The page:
By Ronald Steel
Sunday, April 26, 2009
THE REBELLION OF RONALD REAGAN
A History of the End of the Cold War
By James Mann
Viking. 396 pp. $27.95
Are the great questions of war and peace, victory and failure, too important to be left to the "experts"? This is the question posed decades ago by David Halberstam in "The Best and the Brightest," his landmark study of the Vietnam War. And it is one provocatively raised by James Mann in this revealing inquiry into the role played by Ronald Reagan in the fall of communism and the end of the Cold War.
In his previous book "Rise of the Vulcans," Mann subjected George W. Bush's inner circle of war planners to critical scrutiny. Here he turns back the page to an earlier Republican president, elected as a fierce opponent of communism, who in his second term challenged "the forces and ideas that had made the Cold War seem endless and intractable."
Reagan's rebellion, in Mann's engrossing account, entailed viewing with guarded hope, rather than with cynicism, the efforts of Mikhail Gorbachev to liberalize the internal structure of the Soviet state and transform Moscow's relations with its empire and its adversaries. Responding to Gorbachev's initiatives, Reagan found himself, Mann relates, at odds with his political base within the Republican party, with much of his own national security bureaucracy and with both Richard Nixon and former Secretary of State Henry Kissinger.
In Reagan's "rebellion," two schools of foreign policy struggled for dominance. On one side were the "realists," who believed that the behavior of states was dominated by the struggle for power and that the contest would continue interminably and without quarter until one side or the other accepted total defeat. Reagan, however, in Mann's view, believed that the Cold War rested less on the weight of armies and weapons than on the struggle of ideas and political values. In the relatively youthful Gorbachev, who came to power in 1985 after the death in office of four Soviet leaders in as many years, he found a different kind of adversary -- one who spoke of social reform at home and of reversing the decades-long arms race with the United States.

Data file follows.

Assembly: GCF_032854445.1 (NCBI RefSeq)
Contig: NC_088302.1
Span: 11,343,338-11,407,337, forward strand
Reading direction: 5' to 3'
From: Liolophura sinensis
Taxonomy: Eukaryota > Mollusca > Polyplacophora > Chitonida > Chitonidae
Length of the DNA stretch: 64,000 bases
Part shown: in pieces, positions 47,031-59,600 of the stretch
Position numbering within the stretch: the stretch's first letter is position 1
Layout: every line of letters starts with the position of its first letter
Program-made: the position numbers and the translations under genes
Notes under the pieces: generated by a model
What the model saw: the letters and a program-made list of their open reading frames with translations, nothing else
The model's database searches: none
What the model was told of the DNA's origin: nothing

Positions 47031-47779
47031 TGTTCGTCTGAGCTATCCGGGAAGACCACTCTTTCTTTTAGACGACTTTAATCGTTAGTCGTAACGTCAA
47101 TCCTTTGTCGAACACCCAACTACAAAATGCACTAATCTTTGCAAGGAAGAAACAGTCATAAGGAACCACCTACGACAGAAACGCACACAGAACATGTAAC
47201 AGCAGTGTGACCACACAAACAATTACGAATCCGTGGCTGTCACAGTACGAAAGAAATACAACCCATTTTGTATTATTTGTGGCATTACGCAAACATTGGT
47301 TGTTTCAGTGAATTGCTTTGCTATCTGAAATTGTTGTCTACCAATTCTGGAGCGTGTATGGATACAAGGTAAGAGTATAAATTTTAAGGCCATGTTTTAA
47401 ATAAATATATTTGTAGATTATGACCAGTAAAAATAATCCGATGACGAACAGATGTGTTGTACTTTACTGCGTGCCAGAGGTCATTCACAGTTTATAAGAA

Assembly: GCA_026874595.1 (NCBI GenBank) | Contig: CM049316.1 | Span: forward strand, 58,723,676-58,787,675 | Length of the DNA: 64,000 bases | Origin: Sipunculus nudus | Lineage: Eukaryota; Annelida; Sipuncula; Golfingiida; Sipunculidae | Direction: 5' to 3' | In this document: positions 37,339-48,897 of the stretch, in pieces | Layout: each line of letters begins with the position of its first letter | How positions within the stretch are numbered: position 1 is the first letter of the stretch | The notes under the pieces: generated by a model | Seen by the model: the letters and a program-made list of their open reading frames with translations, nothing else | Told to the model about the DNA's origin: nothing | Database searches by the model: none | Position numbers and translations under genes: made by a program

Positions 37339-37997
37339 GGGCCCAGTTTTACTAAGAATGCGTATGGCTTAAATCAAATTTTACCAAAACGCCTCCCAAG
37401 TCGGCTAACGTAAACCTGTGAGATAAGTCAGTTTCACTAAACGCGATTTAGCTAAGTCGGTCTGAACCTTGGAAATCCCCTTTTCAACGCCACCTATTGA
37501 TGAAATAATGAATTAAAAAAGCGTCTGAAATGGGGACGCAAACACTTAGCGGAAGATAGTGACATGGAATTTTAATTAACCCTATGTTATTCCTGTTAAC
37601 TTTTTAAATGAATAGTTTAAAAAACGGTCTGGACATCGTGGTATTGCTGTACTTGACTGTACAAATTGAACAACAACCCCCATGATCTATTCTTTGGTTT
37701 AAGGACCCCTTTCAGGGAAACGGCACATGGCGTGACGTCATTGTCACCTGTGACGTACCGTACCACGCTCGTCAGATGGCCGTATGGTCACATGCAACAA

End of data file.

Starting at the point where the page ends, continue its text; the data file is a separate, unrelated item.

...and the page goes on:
During their first summit encounter -- at Reykjavik, Iceland, in October 1986 -- the two leaders came remarkably close to an accord not merely to reduce, but actually to scrap much of their missile forces. This astonishing proposal failed largely because Reagan insisted on pursuing his effort to build an anti-missile arsenal known to skeptics as "Star Wars." Today, more than 20 years and billions of dollars later, that project remains more dream than reality -- but a lucrative one, still producing juicy pork for what Dwight Eisenhower labeled the "military-industrial complex."
The intriguing question is why Reagan, who had won the presidency twice by denouncing communism as a force of evil, was so receptive to Gorbachev. Mann attributes this largely to the influence of an American cultural historian named Suzanne Massie. Enamored of the "soul" of ancient Russia rather than with machinations in the Kremlin, she became Reagan's unofficial adviser. To the dismay of his foreign policy team, Reagan met with her more than 20 times in the White House and used her as his personal messenger to Gorbachev, bypassing his own official advisers.
In the face of intense opposition to his overtures to Moscow by Nixon and Kissinger, as well as by the Republican punditry, Reagan employed political rhetoric to secure his base. A generation after JFK stood at the Brandenburg Gate, Reagan went there in June 1987 with a message of his own: "Tear down this wall."
In fact, by that time the Wall was already being undermined by Gorbachev himself, who had made clear to Russia's satellite regimes in Eastern Europe that they could not count on the Red Army to protect them against their own people. Reagan's speech, which Mann follows in considerable detail, was pure theater. But it fortified his position with Senate Republicans, whose support he and Secretary of State George Shultz needed to push through a treaty with Moscow banning medium-range nuclear missiles.
Two years later, on Nov. 11, 1989, the Berlin Wall came down as Gorbachev allowed the East German regime to collapse. Soon the two Germanies were reunited. And in 1991 the Soviet Communist Party disintegrated and with it ultimately the Soviet Union itself. Did Reagan make it happen? This would be too strong, Mann insists. The Cold War ended largely because Gorbachev "had abandoned the field." But by supporting Gorbachev at the right time, even in the face of intense opposition from within his own party, Reagan had "helped create the climate in which the Cold War could end."
Mann is wise not to overdo Reagan's role. In addition to whatever contribution Reagan may have made, the Soviet Union was brought down by the immense economic strain of the Cold War and the futile and demoralizing war in Afghanistan. (This is a lesson that Barack Obama, prodded increasingly by key advisers into his own Afghan morass, would do well to ponder.)
In fashioning a compelling and historically significant story, Mann has cast new light both on Reagan and on the strange ending of a decades-long conflict between two great imperial powers that somehow, through skill and fear and plain dumb luck, never degenerated into a war that would have destroyed them both. With this book, following John Patrick Diggins's landmark study "Ronald Reagan: Fate, Freedom, and the Making of History" (2007), Reagan revisionism has truly begun in earnest.
Ronald Steel is professor emeritus of international relations at the University of Southern California.